Sunday, September 14, 2014

Amazing Grace by Jonathan Kozol

It's often hard to step outside of your own shoes and to fully comprehend what’s going on in less fortunate parts of the world.  We can offer our sympathy to their despair but it is not until we are fully exposed to their realities that we are able to understand how bad it really is.  Jonathan Kozol’s Amazing Grace was that type of piece that was truly an eye-opener for me. Kozol wrote about his experiences in Mott Haven, a neighborhood in South Bronx. Those that reside in Mott Haven are considered the poorest of the southern Bronx area and most are dealing with drug addiction, terrible living conditions, and disease.  But what it is the most disheartening of it all is the children who are living in these conditions.
Children who live in Mott Haven are exposed to every element of their poverty at a young age.  When Kozol meets Cliffie at St. Ann's Church, he shows him all around the neighborhood. Cliffie is only a young boy but he acts in such a mature way, “Cliffie, who is listening to this while leaning on his elbow like a pensive grown-up, offers his tentative approval to his mother's words" (11). Cliffie has seen so much by living in this area that he is almost forced to grow up. He knew about the murders that took place and the prostitutes on Jackson Avenue but it’s as if they do not faze him.  This quote shows how the children living these areas are not sheltered from much.  Their lifestyle does not exactly allow them to be protected from these terrors.  They have to be fully aware of what is going on. To me it seems that the maturity is almost a method of survival. 
Another quote that I found to be important was pertaining to the incinerator that the parents did not want in the neighborhood. These parents had opposed it to be built just like the “incinerator scheduled to be built along the East Side of Manhattan, but the siting of a burner there had been successfully resisted by the parents of the area because of fear of cancer risks to children” (7). The same argument was made by the Mott Haven parents, so why were they unsuccessful? They were unsuccessful because of where they are ranked in society.  And that is not acceptable.  Just because they are living in poverty does not mean it is justifiable to deny them of their safety.  They should have done the opposite for that reason alone. Their voice was heard but was instead pushed aside. They did not have the power to make a difference because they are not privileged enough.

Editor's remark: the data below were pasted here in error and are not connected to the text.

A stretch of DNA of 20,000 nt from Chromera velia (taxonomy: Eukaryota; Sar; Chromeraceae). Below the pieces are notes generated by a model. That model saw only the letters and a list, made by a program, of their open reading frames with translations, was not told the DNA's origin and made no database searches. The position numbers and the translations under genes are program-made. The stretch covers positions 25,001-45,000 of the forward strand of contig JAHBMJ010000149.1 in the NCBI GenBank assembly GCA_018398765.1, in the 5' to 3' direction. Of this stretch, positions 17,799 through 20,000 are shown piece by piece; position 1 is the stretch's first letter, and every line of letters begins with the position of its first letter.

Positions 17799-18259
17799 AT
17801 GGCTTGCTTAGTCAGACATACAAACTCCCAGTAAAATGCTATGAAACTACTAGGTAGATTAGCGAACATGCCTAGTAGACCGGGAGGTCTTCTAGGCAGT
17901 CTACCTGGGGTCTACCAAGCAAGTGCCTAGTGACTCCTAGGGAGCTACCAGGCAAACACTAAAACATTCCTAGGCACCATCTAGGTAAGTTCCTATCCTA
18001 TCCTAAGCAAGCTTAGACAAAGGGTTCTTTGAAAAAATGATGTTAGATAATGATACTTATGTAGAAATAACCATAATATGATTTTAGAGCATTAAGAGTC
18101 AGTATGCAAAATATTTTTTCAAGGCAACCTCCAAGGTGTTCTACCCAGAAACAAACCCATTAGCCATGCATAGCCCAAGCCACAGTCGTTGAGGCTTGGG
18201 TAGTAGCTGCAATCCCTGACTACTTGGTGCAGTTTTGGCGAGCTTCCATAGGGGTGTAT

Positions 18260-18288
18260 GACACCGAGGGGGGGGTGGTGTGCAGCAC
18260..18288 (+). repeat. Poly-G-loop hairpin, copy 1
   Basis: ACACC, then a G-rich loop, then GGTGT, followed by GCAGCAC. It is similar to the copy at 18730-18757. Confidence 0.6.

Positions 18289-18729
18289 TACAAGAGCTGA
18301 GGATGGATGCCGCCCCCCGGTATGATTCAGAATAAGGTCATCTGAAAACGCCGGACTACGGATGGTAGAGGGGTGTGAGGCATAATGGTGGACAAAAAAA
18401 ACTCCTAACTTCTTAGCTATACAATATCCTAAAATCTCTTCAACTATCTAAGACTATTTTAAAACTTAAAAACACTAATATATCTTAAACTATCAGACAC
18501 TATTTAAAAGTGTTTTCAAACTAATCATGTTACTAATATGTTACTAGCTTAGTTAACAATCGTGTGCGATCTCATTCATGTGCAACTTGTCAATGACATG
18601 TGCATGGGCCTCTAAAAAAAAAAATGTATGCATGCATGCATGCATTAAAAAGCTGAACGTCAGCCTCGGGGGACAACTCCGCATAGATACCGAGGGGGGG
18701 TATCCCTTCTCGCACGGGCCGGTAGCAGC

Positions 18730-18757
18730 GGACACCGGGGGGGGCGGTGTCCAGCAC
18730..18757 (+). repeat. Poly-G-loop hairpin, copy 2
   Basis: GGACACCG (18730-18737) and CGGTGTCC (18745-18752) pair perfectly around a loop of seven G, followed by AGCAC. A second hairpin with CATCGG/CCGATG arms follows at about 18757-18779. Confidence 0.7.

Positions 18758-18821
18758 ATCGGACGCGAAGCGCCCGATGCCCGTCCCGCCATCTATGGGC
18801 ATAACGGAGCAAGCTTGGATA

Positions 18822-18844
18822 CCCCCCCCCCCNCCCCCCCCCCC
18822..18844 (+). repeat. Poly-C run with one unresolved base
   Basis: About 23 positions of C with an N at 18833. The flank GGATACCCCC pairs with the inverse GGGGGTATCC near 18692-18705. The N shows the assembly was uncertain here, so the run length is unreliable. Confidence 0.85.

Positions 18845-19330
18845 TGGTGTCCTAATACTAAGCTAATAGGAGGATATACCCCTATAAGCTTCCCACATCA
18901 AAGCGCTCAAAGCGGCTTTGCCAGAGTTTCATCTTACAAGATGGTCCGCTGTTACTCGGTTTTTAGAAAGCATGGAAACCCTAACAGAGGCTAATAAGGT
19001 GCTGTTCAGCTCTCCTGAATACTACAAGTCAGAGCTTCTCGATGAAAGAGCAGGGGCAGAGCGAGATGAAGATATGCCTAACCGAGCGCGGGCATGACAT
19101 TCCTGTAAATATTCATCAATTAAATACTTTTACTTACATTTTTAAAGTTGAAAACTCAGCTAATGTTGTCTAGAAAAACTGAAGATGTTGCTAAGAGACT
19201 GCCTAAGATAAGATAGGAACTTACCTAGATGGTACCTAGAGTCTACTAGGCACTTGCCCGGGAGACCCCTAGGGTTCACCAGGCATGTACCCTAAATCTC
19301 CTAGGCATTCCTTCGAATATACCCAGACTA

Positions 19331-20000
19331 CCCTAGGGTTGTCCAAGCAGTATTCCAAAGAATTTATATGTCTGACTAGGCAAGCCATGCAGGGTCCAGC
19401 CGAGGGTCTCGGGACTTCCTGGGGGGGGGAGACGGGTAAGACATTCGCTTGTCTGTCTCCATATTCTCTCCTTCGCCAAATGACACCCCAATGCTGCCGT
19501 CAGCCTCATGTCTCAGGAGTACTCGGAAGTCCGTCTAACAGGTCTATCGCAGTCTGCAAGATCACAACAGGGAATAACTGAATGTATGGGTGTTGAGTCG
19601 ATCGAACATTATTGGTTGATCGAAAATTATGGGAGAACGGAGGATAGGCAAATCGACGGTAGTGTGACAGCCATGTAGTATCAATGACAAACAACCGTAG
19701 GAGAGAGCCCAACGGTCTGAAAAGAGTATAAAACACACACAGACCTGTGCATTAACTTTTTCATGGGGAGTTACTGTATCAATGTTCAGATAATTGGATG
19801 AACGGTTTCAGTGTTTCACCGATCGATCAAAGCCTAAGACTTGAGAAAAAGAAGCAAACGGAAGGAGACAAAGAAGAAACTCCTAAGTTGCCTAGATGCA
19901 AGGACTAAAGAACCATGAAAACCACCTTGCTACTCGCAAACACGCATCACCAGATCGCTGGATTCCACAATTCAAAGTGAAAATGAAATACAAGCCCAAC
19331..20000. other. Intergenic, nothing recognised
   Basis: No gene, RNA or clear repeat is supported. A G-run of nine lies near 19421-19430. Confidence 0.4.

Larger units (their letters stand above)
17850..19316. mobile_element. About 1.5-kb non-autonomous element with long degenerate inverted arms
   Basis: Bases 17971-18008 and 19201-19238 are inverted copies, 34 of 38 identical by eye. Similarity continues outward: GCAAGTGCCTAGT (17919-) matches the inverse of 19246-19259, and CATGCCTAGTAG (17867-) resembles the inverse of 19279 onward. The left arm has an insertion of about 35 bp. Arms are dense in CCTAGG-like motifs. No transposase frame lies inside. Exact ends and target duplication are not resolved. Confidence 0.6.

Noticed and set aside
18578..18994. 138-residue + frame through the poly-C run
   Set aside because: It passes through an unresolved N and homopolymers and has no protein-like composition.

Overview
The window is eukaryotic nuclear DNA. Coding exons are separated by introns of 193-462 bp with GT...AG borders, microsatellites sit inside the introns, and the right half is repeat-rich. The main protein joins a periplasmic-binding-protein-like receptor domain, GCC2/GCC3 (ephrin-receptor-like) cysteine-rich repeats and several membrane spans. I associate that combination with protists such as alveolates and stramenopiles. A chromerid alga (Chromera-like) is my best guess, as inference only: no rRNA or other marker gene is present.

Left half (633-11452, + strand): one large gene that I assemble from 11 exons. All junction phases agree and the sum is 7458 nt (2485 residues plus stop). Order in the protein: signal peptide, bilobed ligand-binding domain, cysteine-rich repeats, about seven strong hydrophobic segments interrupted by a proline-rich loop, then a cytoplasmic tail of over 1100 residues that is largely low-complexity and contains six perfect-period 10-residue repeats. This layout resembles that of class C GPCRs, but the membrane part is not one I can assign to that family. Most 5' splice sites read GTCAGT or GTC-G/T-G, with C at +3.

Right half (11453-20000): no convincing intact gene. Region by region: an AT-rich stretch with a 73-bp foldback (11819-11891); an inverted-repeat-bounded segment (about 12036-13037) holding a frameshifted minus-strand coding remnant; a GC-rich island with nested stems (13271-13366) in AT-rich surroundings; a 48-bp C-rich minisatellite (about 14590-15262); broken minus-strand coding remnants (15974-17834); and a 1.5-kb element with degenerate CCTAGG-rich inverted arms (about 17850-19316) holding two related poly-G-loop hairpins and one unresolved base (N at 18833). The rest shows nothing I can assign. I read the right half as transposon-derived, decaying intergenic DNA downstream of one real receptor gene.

The last quote that I think is the most significant to the piece was mentioned in the beginning of Kozol's work,  "do they think they deserve this?" (5).  And after reading the entire piece,  I think that society has pushed these children into thinking that this is what their life is meant to be.  I don't think this what they initially felt but as Cliffie's mother said "you get used to the offense" (10).  After being put down so many times by society, I believe that these children have become accustomed to having such low standards of living that they have accepted it. And it is truly sad to think that these young children have to go through their life thinking this way. 
Jonathan Kozol and an inner city student


  1. The quotes you used from the text were perfect to show how children have to grow up with "drug addiction, terrible living conditions and disease". I also really liked the part where the parents opposed the building of the incinerator. You talked about how the families weren't ranked that high in society so no one would listen to them, and that connects to Delpit's thoughts on power. You chose perfect quotes to show how the children have to face everyday life in Mott Haven and it made me look at my life in a different way.

  2. It's so true what you said; that it's hard to for people not in that situation to remotely fathom what it's like to grow up in such a destitute community. First person pieces like this really do slap you in the face sometimes, it was an eye opener for me also.
    I really love your point that Cliffie is very mature for his age, I picked up on that too, but missed the quote that stated it so eloquently! His maturity is really underscored I think on the last two pages, where he reflects about evil, analyzes the risks his race faces, and contemplates why it is that the drug dealers hate him.

  3. I thought your blog on Kozol's text was very insightful. It is amazing how some communities have to fight not only acts racism, but acts of classism as well.
    No one should have to "get use to" a repeated offense of any sort.
    I agree with your comment, "Just because they are living in poverty does not mean it is justifiable to deny them of their safety. They should have done the opposite for that reason alone." The community of Mott Haven is obviously already crippled by poverty, why would we allow construction of a place that will now add in health concerns along with disparity? It is almost like the governments own twisted act of Darwinism, played out on a national scale.